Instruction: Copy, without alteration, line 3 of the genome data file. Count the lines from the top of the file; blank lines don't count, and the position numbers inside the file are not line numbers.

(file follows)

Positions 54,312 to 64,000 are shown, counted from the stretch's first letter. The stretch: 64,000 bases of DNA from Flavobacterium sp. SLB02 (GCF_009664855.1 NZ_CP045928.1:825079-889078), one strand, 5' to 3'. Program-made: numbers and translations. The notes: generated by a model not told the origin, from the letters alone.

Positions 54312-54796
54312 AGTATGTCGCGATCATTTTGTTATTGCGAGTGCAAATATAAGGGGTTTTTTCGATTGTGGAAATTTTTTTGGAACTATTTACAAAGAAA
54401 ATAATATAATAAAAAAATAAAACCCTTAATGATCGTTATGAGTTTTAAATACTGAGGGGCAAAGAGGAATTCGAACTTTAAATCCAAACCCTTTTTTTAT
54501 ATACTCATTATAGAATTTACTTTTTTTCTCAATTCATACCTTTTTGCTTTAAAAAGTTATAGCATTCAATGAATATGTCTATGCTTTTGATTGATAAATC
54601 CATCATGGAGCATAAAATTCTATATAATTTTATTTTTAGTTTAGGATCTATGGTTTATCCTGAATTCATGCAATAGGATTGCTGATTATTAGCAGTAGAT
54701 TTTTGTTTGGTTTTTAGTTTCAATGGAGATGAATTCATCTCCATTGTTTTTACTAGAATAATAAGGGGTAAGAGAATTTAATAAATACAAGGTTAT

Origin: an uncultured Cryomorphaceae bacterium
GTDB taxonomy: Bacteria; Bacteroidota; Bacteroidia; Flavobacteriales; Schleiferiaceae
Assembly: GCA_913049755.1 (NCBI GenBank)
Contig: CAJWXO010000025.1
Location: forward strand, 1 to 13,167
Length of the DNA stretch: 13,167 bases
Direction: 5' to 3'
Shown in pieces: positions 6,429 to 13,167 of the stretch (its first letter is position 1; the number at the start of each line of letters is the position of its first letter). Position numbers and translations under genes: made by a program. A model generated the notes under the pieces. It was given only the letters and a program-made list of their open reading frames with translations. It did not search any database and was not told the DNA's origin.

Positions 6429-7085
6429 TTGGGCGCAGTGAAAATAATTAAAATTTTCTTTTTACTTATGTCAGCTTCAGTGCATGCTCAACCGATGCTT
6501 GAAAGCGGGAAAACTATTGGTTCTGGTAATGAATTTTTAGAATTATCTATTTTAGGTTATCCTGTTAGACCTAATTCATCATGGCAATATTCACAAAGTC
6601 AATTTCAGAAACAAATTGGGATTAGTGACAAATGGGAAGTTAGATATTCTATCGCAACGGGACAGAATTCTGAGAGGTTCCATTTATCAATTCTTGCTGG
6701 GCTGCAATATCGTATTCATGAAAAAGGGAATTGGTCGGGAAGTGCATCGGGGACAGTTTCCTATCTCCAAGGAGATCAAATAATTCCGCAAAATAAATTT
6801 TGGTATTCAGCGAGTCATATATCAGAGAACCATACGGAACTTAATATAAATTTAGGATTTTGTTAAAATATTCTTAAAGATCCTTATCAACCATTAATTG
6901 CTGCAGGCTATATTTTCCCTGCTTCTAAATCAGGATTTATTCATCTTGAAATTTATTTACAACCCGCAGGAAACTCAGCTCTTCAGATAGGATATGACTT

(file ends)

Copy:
54312 AGTATGTCGCGATCATTTTGTTATTGCGAGTGCAAATATAAGGGGTTTTTTCGATTGTGGAAATTTTTTTGGAACTATTTACAAAGAAA